Lyssavirus Rabies

Girolamo Facastora discovered the disease in Italy however Louis Pasteur a French Biologist created the first vaccine in in 1885.

Rabies was first discovered and explained as "an incurable wound." A 9 year old boy was bitten by a rapid dog. The parents of the boy begged Pasteur to help their son. Pasteur injected the boy with a weak form of the virus. This ended up helping and started the journey of curing the disease.
Rabies is usually caused by a bite from an infected mammal. It is a viral infection. Rabies is caused by one animal biting another. The fusion of the rabies virus envelope to the host cell membrane (adsorption) initiates the infection process. The interaction of the G protein and specific cell surface receptors may be involved. After adsorption, the virus penetrates the host cell and enters the cytoplasm by pinocytosis the virus attacks nervous tissue. The wounds can take up to weeks to heal. It affects the spinal cord and brain. Animals that can spread rabies are: bats, foxes and skunks.
Rabies vaccine is made from killed rabies virus. It can not cause Rabies.
Rabies is uncommon in the US, but globally its impact is still felt. In 2010, an estimated 26,000 people died from rabies, down from 54,000 in 1990. Most of these deaths were in India and Africa.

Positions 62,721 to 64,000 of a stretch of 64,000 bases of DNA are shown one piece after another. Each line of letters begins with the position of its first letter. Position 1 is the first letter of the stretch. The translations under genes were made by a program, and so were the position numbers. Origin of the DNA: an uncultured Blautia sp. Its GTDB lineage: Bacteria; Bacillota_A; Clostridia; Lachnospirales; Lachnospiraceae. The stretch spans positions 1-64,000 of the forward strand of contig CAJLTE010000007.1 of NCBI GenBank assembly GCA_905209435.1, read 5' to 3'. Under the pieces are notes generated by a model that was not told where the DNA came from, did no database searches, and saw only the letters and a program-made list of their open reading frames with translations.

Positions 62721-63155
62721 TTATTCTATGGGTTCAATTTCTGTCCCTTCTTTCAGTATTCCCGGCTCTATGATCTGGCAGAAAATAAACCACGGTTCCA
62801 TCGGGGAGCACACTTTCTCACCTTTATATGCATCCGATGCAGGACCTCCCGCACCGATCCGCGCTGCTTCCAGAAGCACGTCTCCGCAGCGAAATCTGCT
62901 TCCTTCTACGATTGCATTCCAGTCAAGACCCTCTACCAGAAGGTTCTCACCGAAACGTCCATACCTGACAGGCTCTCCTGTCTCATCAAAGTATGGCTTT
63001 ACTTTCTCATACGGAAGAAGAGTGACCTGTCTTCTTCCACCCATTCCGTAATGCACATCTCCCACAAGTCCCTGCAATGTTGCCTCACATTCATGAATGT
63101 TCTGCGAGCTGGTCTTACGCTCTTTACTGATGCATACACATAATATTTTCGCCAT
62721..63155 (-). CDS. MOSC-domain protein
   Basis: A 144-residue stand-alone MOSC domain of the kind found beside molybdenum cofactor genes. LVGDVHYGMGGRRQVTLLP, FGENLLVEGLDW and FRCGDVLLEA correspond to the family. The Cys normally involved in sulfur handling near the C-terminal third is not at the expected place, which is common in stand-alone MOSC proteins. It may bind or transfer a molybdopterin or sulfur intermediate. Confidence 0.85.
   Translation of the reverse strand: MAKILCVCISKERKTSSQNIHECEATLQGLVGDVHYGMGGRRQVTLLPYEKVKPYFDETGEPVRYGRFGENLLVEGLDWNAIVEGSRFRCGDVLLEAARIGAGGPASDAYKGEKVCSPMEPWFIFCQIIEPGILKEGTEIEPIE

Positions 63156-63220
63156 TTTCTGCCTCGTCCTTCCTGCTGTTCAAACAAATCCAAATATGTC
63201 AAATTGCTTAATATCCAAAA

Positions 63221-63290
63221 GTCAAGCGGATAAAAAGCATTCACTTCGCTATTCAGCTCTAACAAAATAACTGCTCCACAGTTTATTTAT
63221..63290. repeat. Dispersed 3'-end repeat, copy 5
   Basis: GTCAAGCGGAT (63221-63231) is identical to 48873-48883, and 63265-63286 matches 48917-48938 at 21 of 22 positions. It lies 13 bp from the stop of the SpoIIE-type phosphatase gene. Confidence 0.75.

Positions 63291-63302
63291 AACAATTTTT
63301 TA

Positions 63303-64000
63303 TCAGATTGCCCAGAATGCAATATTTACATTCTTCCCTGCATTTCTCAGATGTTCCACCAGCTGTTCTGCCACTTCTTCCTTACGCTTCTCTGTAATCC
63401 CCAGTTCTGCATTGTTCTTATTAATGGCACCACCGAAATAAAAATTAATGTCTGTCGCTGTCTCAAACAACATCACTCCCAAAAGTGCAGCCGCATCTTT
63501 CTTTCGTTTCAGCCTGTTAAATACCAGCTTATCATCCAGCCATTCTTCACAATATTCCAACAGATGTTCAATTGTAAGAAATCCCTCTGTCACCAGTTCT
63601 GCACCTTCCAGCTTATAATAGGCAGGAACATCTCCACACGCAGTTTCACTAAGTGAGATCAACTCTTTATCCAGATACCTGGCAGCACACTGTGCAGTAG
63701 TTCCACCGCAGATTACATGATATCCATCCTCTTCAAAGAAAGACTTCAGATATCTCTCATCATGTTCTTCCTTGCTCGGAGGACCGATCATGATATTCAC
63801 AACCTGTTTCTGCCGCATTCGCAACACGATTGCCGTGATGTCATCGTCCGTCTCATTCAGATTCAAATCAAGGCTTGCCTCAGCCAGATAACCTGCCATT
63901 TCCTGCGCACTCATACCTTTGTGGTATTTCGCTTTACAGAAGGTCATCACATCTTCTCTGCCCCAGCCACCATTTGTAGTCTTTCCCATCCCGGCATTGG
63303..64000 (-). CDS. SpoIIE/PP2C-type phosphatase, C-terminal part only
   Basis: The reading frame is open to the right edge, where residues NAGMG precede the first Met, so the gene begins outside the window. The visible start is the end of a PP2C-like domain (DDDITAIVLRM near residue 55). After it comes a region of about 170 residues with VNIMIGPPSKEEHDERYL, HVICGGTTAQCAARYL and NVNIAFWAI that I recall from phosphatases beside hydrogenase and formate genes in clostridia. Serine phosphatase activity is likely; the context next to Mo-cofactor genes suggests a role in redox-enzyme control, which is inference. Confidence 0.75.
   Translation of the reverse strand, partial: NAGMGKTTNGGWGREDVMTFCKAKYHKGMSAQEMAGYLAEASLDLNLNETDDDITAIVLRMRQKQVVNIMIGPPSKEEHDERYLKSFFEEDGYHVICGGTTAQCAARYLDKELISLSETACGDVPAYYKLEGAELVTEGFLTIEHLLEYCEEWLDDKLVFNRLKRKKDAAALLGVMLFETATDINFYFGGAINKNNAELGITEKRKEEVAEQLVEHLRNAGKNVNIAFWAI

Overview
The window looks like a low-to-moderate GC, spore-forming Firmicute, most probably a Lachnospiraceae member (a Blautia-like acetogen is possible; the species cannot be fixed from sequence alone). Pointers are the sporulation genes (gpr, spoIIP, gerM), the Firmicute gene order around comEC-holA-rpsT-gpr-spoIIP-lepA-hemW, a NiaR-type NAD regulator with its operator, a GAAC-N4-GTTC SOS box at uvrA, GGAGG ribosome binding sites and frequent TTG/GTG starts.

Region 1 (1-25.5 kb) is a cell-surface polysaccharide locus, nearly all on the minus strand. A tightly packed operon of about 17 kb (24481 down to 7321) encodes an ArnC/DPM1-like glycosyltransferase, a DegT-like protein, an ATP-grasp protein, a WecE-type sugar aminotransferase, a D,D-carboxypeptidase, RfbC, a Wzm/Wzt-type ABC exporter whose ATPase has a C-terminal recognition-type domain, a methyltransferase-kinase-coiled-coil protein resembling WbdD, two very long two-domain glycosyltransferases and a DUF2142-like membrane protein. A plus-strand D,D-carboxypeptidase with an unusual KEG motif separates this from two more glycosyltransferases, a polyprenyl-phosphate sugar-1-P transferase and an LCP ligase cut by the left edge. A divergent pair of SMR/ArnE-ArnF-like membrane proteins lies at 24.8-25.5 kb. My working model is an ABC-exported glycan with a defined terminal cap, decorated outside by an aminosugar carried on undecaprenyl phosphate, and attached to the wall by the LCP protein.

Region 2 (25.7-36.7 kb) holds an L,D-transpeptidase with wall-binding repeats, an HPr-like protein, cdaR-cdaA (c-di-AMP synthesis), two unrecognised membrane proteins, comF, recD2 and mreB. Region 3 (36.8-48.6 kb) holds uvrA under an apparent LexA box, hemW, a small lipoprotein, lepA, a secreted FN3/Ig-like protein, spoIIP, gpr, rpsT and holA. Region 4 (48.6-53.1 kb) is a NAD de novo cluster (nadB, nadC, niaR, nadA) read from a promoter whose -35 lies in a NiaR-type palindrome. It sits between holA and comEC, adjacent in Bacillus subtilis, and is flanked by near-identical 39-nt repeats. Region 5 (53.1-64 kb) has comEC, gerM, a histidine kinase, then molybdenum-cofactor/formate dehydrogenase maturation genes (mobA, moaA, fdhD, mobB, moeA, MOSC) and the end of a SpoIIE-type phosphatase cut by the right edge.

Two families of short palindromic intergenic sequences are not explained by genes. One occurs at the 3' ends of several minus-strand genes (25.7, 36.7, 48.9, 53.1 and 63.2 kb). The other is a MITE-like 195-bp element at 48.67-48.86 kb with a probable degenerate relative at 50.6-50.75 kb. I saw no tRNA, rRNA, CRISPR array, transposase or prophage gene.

Although it is not as rampant in the U.S. as in other parts in the world, rabies is still a dangerous threat. Rabies is categorized as a zoonotic disease, meaning that it is a disease that can be transmitted from animals to humans, or from humans to animals. In fact, according to the World Health Organization, 55,000 people die of rabies every year.
Vaccinate your pets. Keep your pets confined. Protect small pets from predators. Report stray animals to local authorities. Don't approach wild animals. Keep bats out of your home.

The rabies vaccine has helped many people and science today. Before the vaccine was made almost every person infected by the disease ended in death. After the vaccine was created, it has saved millions of life's.

"The Rabies Virus." Centers for Disease Control and Prevention. Centers for Disease Control and Prevention, 22 Apr. 2011. Web. 01 Mar. 2017

"RABIES." RABIES. N.p., n.d. Web. 01 Mar. 2017.

Newman, Tim. "Rabies: Symptoms, Diagnosis and Treatment." Medical News Today. MediLexicon International, n.d. Web. 01 Mar. 2017.

Rabies+virus - Google Search." Rabies+virus - Google Search. N.p., n.d. Web. 01 Mar. 2017.

"Rabies Vaccine." Rabies Vaccine - Cat. N.p., n.d. Web. 01 Mar. 2017.

Marshall, Jennifer. "Bats & Rabies: Taking Precautions at Home." Three Rivers Hospital. Jennifer Marshall /wp-content/uploads/2016/09/TRH-logo-09.2016-300x94.jpg, 18 Aug. 2016. Web. 01 Mar. 2017.

Made with Adobe Slate

Make your words and images move.

Get Slate

Report Abuse

If you feel that this video content violates the Adobe Terms of Use, you may report this content by filling out this quick form.

To report a Copyright Violation, please follow Section 17 in the Terms of Use.